By Nishma Jethwa
“When you travel, you find yourself alone in a different way, More attentive now to the self you bring along…” – ‘When you travel, you travel alone’, John O’Donohue.
The last few times I visited India, I had felt a simmering connection to her. Being the country of my parent’s origin, she pulled me back several times already, so I committed to spending six months in this beautifully complicated country. I was not new to India or to travelling, but this journey was subtly dramatic and quietly life changing for me.
I decided to come to India for many reasons – one of which was to learn more about myself. While I had been grappling with the idea of connecting with my roots for a while now, I had never really spent a significant amount of time living in India, discovering her, learning from her. I knew that travelling there alone as an Indian girl would challenge me in ways that I would not appreciate beforehand. I knew that my parents would not fully grasp why I wanted to return to a country that they had spent so long trying to escape, but I decided to go anyway. I decided to see where India could take me.
This time, I fell in love with India. It is a difficult love to describe or explain, as it doesn’t relate to anyone or anything in particular but to the experience in its entirety. I felt like my experience had a purpose; a purpose to connect me with people who were different to me in so many ways (and yet so similar), to connect me with the natural world, which I had so easily forgotten about in England. Somehow my relationships went beyond language, class, gender and culture; they went to the core, a more raw human connection. The people I met were like mirrors to myself, questioning and challenging me. The environment was a place of peace and reflection.
I worked at a human rights NGO in Delhi at the beginning of the trip. I was lucky enough to be working under one of the foremost human rights lawyers in India – a man who had been fighting for the underdog since he was fifteen, a man who had been arrested and tortured for his beliefs, a man who would relentlessly fight for India, a nation he knows that can and will be better for its people. Working with such passionate, incredible individuals (who could long ago have abandoned India had they wished) was an inspiration to a young British Indian girl trying to understand the worth in coming back to her roots.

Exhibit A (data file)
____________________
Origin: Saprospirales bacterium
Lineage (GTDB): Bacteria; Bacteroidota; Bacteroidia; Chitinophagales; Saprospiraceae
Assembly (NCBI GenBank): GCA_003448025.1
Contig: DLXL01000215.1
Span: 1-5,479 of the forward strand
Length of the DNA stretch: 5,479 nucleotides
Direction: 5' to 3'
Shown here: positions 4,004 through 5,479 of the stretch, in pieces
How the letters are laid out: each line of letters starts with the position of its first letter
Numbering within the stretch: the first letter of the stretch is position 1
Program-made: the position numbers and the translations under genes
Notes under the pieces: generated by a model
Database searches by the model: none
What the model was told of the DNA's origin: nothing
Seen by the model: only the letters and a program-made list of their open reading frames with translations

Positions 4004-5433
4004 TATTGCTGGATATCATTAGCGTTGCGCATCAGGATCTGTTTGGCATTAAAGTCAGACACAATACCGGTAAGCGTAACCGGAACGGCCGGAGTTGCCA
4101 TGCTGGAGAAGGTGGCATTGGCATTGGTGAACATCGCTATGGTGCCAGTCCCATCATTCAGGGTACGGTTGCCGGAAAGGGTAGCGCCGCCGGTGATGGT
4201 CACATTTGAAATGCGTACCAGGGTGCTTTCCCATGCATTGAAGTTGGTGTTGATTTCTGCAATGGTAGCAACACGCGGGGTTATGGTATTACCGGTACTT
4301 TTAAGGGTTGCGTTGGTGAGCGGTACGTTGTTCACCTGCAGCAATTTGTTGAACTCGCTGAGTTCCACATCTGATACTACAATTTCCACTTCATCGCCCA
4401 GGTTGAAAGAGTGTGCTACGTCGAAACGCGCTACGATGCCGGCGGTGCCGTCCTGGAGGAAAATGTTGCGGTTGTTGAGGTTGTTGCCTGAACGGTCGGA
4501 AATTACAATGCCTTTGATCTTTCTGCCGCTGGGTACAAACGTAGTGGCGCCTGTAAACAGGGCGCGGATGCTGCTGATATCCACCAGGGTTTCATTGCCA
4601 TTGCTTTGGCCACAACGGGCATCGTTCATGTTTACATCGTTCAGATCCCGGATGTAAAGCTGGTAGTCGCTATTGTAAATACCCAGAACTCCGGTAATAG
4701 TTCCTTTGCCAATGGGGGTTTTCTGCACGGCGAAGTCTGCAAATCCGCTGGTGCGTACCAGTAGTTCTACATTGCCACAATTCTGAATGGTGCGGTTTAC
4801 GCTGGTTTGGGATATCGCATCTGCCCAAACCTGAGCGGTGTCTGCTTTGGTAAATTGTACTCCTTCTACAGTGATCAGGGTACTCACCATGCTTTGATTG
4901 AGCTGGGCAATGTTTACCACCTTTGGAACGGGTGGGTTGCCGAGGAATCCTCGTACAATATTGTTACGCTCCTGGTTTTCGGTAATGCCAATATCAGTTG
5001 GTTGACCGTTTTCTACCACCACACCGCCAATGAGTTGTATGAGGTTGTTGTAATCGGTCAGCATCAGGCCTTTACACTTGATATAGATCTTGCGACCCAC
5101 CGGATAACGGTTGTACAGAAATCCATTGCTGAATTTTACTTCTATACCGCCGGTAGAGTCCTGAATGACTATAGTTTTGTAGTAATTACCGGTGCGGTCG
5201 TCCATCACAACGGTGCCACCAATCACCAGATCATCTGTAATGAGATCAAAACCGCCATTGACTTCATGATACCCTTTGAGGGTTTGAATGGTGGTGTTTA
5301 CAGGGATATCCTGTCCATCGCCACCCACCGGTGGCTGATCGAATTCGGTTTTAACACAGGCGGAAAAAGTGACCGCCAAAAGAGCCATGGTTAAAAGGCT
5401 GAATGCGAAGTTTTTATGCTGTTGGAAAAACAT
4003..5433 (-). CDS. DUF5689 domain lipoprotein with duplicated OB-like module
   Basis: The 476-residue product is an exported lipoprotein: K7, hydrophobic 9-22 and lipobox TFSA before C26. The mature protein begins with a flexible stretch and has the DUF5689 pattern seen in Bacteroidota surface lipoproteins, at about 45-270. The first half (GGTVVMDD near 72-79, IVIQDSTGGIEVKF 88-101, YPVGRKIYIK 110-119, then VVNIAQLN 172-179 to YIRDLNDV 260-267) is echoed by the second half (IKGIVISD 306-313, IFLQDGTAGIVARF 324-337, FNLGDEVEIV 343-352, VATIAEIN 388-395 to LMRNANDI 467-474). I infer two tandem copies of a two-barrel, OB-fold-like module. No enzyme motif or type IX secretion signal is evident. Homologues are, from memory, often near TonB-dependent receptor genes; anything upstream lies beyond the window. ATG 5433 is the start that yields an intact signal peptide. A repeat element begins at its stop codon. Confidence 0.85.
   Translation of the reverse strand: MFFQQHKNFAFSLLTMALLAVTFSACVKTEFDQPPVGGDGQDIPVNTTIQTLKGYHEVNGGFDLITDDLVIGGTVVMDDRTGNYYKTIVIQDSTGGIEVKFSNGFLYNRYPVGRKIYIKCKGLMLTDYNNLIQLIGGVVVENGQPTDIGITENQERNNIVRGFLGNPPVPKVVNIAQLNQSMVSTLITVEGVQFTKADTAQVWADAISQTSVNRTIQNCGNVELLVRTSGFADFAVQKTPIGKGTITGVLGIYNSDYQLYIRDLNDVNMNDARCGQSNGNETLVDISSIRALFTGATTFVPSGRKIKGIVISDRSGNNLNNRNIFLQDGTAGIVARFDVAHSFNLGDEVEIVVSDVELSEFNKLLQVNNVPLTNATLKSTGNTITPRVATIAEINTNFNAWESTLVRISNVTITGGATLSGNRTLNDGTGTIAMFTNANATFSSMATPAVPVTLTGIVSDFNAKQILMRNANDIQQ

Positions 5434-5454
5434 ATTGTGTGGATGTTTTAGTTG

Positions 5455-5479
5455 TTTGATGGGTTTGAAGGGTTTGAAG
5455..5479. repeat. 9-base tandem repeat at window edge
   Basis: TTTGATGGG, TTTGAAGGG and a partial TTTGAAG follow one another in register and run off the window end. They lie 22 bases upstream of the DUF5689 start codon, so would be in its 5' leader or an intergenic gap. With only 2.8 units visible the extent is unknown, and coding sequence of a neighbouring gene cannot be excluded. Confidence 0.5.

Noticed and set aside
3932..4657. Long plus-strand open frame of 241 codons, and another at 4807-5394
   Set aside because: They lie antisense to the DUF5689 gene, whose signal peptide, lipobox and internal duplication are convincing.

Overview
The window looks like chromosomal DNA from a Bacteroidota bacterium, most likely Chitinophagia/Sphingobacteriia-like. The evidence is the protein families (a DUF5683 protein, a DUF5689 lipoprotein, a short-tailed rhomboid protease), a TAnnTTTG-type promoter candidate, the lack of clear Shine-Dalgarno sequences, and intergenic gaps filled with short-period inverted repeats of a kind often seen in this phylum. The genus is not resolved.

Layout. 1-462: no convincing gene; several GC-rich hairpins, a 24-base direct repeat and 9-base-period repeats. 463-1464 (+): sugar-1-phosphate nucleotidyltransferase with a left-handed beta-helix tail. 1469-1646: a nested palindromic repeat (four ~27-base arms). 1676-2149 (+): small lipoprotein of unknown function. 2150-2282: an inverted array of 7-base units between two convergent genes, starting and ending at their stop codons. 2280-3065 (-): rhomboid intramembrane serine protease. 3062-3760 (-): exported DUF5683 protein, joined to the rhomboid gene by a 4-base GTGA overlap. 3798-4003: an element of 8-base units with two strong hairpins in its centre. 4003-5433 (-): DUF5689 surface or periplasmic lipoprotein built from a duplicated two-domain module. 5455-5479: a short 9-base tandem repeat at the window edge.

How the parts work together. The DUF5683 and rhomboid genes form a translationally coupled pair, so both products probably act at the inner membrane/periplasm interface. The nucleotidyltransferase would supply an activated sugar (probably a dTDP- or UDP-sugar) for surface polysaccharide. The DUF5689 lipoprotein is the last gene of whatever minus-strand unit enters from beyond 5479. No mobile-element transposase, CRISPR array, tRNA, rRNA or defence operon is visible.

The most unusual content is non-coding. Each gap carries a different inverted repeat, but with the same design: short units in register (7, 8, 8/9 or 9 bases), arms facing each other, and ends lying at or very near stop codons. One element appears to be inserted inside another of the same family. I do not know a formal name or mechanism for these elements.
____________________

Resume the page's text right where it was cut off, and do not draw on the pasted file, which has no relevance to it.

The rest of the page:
After my internship, I travelled around India on a spiritual, historical trip. I watched the sunset behind the Taj and sat in awe of the Golden Temple by night. I floated on the lakes of Udaipur and did yoga with the yogis of Rishikesh. I bathed in the Ganges and sat on the beaches of Goa. I meditated on the Himalayan mountains and was inspired by the Dalai Lama’s teachings. I had chai with a street kid and conversed with a politician. And yet India remains an enigma. India is a never ending story, a growing phenomenon and an obsession for me. I have discovered that if one claims to understand India, they simply haven’t experienced enough of her. The truth about India is that there is no ONE India, there is no one way to comprehend it all. There is just your relationship to her.
I hope I can take my newly learned Indian habits – the over-friendliness, the inquisitiveness, the need to share, the keenness to help, the ability to cook (ok, maybe not that one), a spiritual connection, an openness to love, a deep connection to the natural world, family loyalty and yes, even that weird head shake thing – and somehow smudge them with my old London loves to create some modern mix of what it means to be Indian.
I know I will miss India desperately and longingly. Why? There is life there; a form of life that doesn’t touch us in London. It’s in everything; the family who’ll invite you into their home and offer you some tea when they don’t even know if they have enough food for dinner, the children who run up screaming didi (sister) and latch on to your hands, the auto driver trying his best to rip you off to make a quick buck, the old man crouching in the corner of the street assuring you his directions are quite accurate, the baby silently but knowingly jingling her head as you speak to her, the smell of Indian food dominating the streets at dusk, the midday nap, the deep concern in people’s voices when they hear you’re not married, the smile/nod/Namaste that strangers greet you with, the cheeky boy working for a living hoping to make a better life for himself, the thousands of hard working people who gracefully push on, the patriotism, the colourful dancer and spirited singer performing in a street theatre, the smell of sweets around every corner, the distant but constant sound of drums and wedding music, the housewife who selflessly and lovingly serves her family, the joint families who argue daily, who love daily, the teenager who still doesn’t know how lucky he is to be born in such a fascinating diversity of commotion! There is no silence here – there is peace, but no silence. The heart of the world resides here and it beats loudly.
Nishma Jethwa completed her BSc in Philosophy, Politics and Economics at the University of Warwick and is currently undertaking the Legal Practice Course before she starts her training contract with Linklaters in London. She volunteers with a Diaspora NGO in the UK called Connect India and coordinates a project at a women’s rights organisation, Femin Ijtihad. She is also a keen photographer in her spare time.
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Photography by Nishma Jethwa
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